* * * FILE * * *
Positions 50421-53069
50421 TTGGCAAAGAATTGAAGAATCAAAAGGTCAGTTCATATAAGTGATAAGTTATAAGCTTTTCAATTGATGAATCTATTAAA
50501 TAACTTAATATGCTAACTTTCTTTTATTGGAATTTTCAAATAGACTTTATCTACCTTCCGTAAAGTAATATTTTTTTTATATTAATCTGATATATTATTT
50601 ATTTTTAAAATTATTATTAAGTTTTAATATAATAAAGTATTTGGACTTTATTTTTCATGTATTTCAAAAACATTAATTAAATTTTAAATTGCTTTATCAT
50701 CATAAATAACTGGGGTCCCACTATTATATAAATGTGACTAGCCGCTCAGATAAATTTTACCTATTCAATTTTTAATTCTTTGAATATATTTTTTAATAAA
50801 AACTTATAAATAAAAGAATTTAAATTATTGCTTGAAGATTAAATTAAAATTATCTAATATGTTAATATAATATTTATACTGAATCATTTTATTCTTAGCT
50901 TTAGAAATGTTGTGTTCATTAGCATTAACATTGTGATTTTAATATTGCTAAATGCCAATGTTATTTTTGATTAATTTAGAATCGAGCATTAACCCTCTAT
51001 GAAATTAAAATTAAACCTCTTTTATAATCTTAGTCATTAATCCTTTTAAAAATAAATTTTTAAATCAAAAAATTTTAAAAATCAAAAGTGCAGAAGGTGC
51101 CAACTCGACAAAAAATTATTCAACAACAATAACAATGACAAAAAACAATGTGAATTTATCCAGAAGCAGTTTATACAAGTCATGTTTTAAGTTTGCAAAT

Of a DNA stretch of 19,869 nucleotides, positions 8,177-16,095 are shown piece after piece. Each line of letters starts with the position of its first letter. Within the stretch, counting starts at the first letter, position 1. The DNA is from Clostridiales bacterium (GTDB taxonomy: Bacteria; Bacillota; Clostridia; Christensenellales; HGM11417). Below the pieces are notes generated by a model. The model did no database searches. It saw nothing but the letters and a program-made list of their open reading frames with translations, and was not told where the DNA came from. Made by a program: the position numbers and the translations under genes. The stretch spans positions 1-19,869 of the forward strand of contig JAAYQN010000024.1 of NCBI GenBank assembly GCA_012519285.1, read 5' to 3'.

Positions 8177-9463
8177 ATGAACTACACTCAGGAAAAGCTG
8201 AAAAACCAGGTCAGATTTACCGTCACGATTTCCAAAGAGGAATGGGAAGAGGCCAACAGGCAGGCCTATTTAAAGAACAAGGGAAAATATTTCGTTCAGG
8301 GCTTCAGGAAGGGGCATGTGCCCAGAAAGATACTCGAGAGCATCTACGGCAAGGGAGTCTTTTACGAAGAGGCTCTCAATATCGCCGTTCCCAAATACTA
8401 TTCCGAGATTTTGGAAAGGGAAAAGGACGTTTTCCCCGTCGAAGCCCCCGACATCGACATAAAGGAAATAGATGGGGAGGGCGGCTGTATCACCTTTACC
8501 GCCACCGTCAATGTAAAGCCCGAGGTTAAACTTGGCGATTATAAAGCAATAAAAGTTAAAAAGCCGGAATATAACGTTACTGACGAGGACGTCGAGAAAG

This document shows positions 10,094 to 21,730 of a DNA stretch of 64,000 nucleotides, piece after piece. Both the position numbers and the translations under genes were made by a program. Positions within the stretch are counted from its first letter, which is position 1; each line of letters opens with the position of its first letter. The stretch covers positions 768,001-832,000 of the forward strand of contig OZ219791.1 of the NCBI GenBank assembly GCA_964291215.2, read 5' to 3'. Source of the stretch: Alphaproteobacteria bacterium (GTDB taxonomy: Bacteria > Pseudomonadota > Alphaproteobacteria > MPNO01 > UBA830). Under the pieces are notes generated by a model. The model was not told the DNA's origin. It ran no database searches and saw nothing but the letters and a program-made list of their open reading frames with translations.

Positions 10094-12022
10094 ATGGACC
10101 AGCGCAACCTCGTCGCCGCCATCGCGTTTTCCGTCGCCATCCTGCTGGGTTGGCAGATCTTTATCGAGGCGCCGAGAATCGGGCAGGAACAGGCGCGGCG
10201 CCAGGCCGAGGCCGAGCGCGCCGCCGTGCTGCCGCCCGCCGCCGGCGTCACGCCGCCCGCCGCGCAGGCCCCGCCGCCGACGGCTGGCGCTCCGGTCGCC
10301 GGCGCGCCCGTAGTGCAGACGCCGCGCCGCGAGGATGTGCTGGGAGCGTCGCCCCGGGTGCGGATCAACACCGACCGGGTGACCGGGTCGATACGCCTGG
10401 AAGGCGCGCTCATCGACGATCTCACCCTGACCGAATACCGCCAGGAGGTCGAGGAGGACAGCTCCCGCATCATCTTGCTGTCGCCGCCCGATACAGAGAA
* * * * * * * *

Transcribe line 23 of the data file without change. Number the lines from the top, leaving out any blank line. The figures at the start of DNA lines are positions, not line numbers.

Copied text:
10401 AAGGCGCGCTCATCGACGATCTCACCCTGACCGAATACCGCCAGGAGGTCGAGGAGGACAGCTCCCGCATCATCTTGCTGTCGCCGCCCGATACAGAGAA